That commercial real estate transactions slowed in the third quarter of this year shouldn’t surprise. Costs went up as the Fed turned the screws to baseline interest rates and commercial financing did so as well.
But buyers with cash still did deals, according to Crexi, in its quarterly national trends report. The company says that its report “dives into transaction and leasing activity on Crexi throughout Q3 2022.” As a result, the information may not be representative. But with so much seemingly up in the air, all information, even if not perfect, is at least worth considering.
“Transaction speed slowed, and more deals went on pause on Crexi in Q3 compared to activity in the previous quarter,” the firm said. “Many PRO brokers have anecdotally reported that negotiations during the contract phase have become more crucial, even among motivated sellers and buyers.”
According to Crexi’s data, the number of sales dropped by 13.4%—from 306,718 to 265,769—between the second and third quarters. The number of sales in 2021’s Q3 was 349,000, which would mean a year-over-year drop of 23.8%. However, the median sales price is up, from $323,000 in 2021 Q3 to $357,000 in 2022 Q2 and $373,000 in Q2 of 2022.
“Investors are waiting to find the best long-term ROI, not settling for yesterday’s prices,” Crexi noted. “But with plenty of liquid capital still available, deals are getting done when buyers and sellers can agree on valuations. As we head into the end of 2022, many buyers will become increasingly motivated to complete 1031 exchanges, while REITs and other institutional spenders seek value-add acquisitions to finish deploying 2022’s capital.”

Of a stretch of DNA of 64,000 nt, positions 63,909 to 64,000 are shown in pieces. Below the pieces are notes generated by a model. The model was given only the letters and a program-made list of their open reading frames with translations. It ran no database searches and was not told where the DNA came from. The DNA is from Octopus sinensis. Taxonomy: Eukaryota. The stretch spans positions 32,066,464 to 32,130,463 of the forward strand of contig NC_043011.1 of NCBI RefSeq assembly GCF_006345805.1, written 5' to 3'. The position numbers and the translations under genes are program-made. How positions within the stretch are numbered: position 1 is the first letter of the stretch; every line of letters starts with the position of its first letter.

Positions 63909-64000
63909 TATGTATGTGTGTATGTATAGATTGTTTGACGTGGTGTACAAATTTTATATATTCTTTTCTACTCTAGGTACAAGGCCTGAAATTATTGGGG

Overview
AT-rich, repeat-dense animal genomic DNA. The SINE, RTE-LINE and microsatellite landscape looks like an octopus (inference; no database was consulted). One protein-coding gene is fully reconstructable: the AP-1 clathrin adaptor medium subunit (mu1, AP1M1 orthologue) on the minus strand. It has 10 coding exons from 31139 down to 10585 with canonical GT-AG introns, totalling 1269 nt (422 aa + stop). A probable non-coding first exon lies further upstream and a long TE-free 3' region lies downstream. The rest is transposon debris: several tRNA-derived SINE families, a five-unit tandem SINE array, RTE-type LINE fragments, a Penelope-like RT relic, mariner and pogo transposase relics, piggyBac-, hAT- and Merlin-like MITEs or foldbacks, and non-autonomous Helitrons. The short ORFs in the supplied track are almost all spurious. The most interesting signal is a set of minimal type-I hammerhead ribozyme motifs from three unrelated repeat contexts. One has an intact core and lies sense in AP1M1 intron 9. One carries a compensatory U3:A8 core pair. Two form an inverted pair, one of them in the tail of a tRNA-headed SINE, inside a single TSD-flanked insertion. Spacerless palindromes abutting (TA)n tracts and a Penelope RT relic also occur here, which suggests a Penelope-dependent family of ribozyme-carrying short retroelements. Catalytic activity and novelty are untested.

Office lease activity was supposedly up 11.36% quarter over quarter. But total lease activity, which would include other types of commercial real estate, was down 5.4%, so not as heartening. There was also this: “While tenant activity moderately slowed, tenants are still far more confident and actively seeking space than a year ago. An increasing number of would-be renters are using Crexi to find their next lease across asset classes. While rates didn’t grow substantially, slow and steady gains should bolster landlord confidence in ROI from long-term, reliable tenants, just as pandemic-era protections conclude.”
The company did see a “slight correction” as “prices contracting alongside small declines in occupancy as the cost of warehouse operations became increasingly expensive.”
“Commercial real estate stands against a plummeting stock exchange, and far more volatility in other investment vehicles, with the ability to lock in rates against future interest hikes as an attractive hedge against inflation,” Crexi said overall. “In this grid-locked state of forward (albeit slow) momentum, CRE continues moving with solid fundamentals underlying changes in valuations and rents, and quality winning out in the long run.”